An isotopic assessment of oil sands mine site waters to improve water management practices
Current oil sands mining technology requires approximately 2 m3 in the production of 1 m3 of crude oil. This water demand has resulted in massive volumes of process-affected waters being stored on-site – a volume that is currently not well quantified, though estimated to be in in the order of billions of m3. A site wide water balance must be closed at each mine in order to effectively manage the on-site storage and reuse of process-affected waters, in addition to planning for future remediation and release of this water following site closure. Oil sands mining operators have identified the constantly evolving nature of both operational water demands and the tailings management infrastructure as key challenges preventing accurate closure of a site wide water balance. Stable isotopes of oxygen and hydrogen (18O and 2H) have been widely used as tracers to close water balances of natural reservoirs. To date, their application to mine water containment systems, such as tailings management facilities, has not yet been implemented. This study demonstrates the use of 18O and 2H as tools to track key components of the water balance associated with the Mildred Lake mine, operated by Syncrude Canada Ltd in Northern Alberta. There, process affected waters are stored in interconnected tailings ponds referred to as the recycle water (RCW) circuit, with approximately 200 million m3 of water accessible for reuse in the extraction and transport of bitumen. This thesis characterizes the primary mechanisms of each water balance component contributing to the seasonal and inter-annual evolution of isotopic signatures of the RCW circuit and an end pit lake located at Mildred Lake mine. The thesis uses isotopic “finger-printing” of contributing water sources to characterize each part of the system. Isotope mass balance techniques were implemented to estimate evaporative loss from these systems and are compared to traditional methods of estimating evaporation (e.g., Penman combination equation and eddy covariance towers). This study found that isotopic seasonality of both the RCW circuit and the end pit lake were muted compared to natural systems within the region due to the contribution of large volumes of highly enriched pore water to tailings pond water stores as a result of tailings settlement. Samples collected from tailings ponds showed a systematic shift towards greater isotopic depletion during the ice-on period. I hypothesized that this shift occurred as a result of fractionation during ice formation in addition to mixing with process water released from tailings. Such mechanisms appeared to contribute to the observable spring depletion of the RCW circuit in addition to depleted snowmelt during the spring freshet. The seasonal variations in the isotopic signatures of individual tailings ponds were consistent with differences in water management between ponds. I then used an integrated isotopic signature as a proxy for the entire RCW circuit in isotope mass balance modelling scenarios. The proportion of inflow lost to evaporation from the RCW circuit was calculated as a decimal ratio using isotope mass balance modelling. The evaporation/inflow ranged from 0.11 to 0.22 over a five-year period, consistent with a high through-flow system with low residence time. These ratios correspond to 67–133 mm yr-1 of inflow water lost to evaporation from the RCW circuit based on estimated volumes of the water balance inputs. A simplified isotope mass balance model of the RCW circuit was used to estimate evaporative losses based on observable temporal isotopic enrichment during the open water period and assuming all other outflows of the water balance were zero. Using this model evaporation rates were found to range from 418 to 931 mm yr-1, while evaporation rates measured on-site using eddy covariance ranged from 350-520 mm yr-1. The difference between the isotope mass balance and eddy covariance results suggest a contribution of highly enriched tailings pore water to the overall enrichment of the RCW circuit in addition to open water evaporation. The isotope mass balance model was also used to simulate the evolution of the daily isotopic signature of a highly monitored demonstration end pit lake. The simulated pattern of isotope evolution was used to obtain an optimized estimate of lake evaporation. This estimate was then compared to a measured water balance over a four-year period. The model showed good agreement when 18O was used as the tracer; however, when 2H was used as the tracer the model consistently under predicted open water enrichment - likely due to evaporative fractionation effects. This thesis represents the first study that we are aware of that applies isotope mass balance techniques to an engineered system within the Alberta oil sands region. Our results highlight the potential value of using stable isotope tracers to aid in on-site water management of tailings ponds as well as helping to improve our understanding of the transport and distribution of water moving through mine closure landscapes.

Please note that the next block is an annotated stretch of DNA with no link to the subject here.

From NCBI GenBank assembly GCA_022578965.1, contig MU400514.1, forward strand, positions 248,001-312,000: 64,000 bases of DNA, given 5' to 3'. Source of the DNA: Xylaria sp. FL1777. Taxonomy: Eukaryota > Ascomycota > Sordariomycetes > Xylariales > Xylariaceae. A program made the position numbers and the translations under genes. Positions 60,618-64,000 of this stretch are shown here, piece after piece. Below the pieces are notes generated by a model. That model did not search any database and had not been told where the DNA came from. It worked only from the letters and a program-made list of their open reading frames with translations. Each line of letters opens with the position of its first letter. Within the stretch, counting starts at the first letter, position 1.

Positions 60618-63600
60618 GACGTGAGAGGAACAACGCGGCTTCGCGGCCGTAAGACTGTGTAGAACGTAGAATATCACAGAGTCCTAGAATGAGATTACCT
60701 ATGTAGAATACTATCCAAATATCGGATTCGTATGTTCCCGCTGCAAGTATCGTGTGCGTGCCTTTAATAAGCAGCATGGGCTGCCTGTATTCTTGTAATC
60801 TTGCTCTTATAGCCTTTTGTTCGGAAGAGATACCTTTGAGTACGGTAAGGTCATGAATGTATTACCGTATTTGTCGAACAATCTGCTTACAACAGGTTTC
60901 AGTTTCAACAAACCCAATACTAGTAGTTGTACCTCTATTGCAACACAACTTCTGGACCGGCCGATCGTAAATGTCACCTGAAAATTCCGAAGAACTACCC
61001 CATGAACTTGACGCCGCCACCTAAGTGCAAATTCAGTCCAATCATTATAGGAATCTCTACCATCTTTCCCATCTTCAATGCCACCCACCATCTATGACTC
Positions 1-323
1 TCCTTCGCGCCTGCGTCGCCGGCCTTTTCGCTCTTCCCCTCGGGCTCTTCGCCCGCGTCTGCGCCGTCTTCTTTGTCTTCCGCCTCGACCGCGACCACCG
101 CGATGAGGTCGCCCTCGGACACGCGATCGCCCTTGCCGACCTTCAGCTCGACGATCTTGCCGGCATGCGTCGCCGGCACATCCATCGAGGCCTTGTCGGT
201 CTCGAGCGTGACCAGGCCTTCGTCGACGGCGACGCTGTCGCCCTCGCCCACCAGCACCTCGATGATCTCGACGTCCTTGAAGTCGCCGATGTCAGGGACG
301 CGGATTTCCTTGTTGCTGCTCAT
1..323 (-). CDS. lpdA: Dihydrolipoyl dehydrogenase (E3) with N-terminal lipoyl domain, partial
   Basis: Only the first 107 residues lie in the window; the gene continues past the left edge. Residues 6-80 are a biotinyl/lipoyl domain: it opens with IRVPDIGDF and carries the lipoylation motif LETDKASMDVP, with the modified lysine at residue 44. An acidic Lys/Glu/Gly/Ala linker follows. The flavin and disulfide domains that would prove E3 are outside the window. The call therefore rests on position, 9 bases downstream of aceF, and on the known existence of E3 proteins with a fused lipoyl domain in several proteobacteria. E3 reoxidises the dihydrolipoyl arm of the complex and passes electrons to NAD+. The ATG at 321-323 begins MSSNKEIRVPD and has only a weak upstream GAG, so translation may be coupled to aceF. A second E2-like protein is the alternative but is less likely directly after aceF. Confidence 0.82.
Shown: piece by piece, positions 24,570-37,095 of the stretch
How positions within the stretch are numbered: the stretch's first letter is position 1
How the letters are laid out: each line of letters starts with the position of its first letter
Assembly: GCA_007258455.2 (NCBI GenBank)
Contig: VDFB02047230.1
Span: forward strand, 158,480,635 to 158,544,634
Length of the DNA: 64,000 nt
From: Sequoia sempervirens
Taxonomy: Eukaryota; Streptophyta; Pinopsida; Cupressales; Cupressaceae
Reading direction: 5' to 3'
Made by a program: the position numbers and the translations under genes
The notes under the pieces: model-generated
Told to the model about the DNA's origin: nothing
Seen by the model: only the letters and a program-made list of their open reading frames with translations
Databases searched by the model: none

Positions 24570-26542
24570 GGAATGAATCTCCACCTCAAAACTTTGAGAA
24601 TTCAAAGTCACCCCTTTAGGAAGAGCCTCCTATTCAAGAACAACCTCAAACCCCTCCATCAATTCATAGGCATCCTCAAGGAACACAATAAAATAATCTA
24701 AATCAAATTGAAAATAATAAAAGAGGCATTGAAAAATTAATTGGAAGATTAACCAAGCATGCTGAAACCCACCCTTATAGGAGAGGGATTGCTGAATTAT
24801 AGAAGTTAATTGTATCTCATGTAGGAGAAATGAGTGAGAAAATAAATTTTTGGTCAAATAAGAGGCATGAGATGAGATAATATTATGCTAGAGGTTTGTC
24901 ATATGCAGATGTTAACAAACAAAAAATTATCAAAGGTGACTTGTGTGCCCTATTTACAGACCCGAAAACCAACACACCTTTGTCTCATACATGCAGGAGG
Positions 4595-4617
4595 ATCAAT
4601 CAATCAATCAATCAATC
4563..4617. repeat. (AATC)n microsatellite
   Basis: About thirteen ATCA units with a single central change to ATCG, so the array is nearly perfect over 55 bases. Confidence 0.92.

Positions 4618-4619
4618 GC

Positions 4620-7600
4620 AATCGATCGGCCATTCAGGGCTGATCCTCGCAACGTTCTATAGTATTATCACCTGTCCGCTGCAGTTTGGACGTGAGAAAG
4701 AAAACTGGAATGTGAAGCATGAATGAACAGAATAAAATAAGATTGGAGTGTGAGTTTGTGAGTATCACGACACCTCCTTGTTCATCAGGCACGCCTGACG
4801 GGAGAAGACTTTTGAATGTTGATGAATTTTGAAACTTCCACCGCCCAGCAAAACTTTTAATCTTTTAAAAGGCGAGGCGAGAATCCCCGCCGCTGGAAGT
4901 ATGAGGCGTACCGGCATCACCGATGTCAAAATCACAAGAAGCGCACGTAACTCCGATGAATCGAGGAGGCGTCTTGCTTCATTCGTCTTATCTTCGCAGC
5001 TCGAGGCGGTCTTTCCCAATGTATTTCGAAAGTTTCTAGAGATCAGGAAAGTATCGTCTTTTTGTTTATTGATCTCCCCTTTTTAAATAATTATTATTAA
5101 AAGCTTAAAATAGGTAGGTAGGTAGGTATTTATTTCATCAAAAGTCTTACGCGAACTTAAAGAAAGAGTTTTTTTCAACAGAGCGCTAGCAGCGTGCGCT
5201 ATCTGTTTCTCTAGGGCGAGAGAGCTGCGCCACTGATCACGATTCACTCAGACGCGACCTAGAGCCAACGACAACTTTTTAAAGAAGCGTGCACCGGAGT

Isotope hydrology, deuterium, oxygen-18, isotope mass balance, oil sands, mine water management, tailings management
Master of Science (M.Sc.)
Civil and Geological Engineering